Skin becomes reddened due to the congestion of blood flow where superficial muscular layers have been drawn up and held within a bulbusly-shaped cup [the cup most effectively used is made of glass]. Suction is induced by fire or by modern means of a pump device. Cupping is applied where physical pain is deeper than the tissues being suctioned. It is beneficial in treatment of chronic obstructive and accumulation conditions. Cupping treatment can be administered with the cups in stationary placement, or with oil applied to the skin before cups are moved in a gliding fashion over the musculature; referred to as ‘moving cups’.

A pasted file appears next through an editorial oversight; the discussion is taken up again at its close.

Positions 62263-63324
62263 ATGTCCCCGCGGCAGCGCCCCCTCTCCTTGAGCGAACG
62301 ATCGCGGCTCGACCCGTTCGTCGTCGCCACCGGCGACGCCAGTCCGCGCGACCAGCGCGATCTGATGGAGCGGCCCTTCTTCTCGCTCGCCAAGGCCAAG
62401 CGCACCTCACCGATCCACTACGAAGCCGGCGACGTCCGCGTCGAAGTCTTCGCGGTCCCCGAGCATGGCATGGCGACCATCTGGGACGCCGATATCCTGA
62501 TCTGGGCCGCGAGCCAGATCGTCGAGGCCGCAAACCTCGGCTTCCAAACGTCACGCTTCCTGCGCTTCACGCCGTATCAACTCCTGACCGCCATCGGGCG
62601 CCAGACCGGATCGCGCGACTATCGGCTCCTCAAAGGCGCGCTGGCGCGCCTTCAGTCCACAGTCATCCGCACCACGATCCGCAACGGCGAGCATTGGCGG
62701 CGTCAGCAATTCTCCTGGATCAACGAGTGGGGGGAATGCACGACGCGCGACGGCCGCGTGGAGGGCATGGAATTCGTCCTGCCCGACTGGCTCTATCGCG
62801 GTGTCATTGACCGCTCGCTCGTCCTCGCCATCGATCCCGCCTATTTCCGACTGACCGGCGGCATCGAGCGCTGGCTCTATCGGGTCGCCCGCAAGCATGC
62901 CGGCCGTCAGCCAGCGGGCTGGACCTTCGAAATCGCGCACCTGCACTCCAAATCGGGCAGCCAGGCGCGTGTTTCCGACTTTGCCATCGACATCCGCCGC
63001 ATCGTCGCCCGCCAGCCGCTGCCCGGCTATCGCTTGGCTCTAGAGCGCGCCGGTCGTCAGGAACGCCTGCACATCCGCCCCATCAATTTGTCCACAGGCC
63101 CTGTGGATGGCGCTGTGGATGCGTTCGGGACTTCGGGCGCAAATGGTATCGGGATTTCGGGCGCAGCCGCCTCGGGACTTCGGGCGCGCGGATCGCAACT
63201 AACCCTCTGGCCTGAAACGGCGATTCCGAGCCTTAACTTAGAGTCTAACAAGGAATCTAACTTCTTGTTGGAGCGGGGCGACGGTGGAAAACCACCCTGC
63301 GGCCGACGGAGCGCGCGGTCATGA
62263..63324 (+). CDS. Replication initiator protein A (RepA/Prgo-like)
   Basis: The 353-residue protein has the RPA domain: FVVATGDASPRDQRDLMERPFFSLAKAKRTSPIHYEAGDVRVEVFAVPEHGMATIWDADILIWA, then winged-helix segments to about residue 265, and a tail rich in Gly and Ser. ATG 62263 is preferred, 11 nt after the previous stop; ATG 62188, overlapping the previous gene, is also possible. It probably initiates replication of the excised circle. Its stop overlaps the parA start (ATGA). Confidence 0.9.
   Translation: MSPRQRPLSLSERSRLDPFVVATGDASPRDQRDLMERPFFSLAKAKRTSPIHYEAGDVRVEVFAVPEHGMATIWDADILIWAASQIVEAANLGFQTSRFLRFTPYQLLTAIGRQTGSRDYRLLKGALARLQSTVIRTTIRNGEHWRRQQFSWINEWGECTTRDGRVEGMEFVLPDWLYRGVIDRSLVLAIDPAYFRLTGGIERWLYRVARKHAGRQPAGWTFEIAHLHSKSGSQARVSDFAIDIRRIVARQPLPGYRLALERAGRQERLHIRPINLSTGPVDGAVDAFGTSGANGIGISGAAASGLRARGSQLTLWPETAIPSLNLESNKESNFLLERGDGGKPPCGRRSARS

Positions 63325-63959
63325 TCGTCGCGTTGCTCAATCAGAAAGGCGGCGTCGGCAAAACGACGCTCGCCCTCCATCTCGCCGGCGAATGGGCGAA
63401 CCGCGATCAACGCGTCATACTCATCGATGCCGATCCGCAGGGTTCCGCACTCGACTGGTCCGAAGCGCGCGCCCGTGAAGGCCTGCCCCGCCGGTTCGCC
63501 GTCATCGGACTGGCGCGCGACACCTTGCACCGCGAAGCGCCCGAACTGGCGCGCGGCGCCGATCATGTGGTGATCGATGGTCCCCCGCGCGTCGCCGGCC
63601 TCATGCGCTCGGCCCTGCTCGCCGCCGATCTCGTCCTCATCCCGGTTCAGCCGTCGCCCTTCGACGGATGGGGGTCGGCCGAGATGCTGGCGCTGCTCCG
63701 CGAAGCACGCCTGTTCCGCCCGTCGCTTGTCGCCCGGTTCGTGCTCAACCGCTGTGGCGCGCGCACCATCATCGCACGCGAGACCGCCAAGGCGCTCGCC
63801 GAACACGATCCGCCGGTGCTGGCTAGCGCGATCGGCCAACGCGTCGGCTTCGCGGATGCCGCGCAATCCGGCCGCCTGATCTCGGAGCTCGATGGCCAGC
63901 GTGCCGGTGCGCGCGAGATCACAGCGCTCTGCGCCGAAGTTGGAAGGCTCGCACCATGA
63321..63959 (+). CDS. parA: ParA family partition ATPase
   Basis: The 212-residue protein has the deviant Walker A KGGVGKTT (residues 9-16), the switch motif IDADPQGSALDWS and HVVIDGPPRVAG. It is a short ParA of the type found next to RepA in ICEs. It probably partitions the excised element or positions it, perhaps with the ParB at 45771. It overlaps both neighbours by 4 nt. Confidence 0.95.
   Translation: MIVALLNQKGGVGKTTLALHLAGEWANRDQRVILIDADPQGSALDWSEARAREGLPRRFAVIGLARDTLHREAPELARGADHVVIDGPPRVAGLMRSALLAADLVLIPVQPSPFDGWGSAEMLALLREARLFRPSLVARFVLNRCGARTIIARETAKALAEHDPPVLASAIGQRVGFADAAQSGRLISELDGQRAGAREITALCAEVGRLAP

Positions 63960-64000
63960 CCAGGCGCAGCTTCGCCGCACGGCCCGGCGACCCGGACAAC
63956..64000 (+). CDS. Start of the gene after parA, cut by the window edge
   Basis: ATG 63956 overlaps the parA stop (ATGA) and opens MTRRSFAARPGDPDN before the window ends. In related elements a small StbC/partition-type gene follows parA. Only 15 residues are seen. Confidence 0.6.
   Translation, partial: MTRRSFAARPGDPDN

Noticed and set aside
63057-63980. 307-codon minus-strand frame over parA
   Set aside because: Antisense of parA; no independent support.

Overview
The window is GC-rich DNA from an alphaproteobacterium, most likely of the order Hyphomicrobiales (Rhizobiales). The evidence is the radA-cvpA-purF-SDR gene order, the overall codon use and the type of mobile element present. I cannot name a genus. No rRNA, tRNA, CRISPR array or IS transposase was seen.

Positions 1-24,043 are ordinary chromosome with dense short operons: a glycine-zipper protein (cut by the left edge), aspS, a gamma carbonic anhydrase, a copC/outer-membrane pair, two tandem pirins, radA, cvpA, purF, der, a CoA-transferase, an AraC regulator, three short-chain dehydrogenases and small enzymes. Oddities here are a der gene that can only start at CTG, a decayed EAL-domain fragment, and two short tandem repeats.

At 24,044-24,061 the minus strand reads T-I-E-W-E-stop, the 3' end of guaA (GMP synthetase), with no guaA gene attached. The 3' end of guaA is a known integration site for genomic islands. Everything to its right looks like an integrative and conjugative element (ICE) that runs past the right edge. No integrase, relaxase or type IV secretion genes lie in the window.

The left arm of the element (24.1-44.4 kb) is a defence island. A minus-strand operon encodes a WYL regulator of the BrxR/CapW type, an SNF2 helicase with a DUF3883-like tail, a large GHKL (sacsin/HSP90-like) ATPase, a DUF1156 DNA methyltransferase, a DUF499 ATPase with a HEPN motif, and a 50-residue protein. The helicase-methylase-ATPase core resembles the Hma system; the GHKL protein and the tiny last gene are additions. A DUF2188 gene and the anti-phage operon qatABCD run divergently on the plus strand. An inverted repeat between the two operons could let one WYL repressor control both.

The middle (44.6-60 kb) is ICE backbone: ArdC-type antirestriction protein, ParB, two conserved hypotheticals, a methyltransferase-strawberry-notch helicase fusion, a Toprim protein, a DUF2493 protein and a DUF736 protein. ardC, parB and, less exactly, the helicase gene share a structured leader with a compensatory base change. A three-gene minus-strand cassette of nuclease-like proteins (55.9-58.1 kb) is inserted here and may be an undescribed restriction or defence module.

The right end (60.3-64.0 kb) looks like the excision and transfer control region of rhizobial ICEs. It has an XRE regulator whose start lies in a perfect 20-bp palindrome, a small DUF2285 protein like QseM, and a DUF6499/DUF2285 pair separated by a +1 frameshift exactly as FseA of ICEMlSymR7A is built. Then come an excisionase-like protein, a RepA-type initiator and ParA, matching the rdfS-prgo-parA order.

The earliest use of cupping dates to early 3oo A.D., recorded by Taoist alchemist & herbalist, Ge Hong as ‘Fire Jar QI’ [Huo Quan QI]. Cups would also be boiled in an herbal decoction just prior to applying to the skin, accentuating effects by fusing herbs into the cupping treatment. Cupping over an acupuncture needle is a current method chosen for the treatment of arthralgia. And in certain cases, blood letting [Luo Ci ‘Vessel Pricking’] a few drops of blood with a 3-edged lancet, and then applying the cup over the site, strongly rectifies toxic heat with blood stasis.
Displays of the distinctive, temporary, circular residual marks from cupping treatment.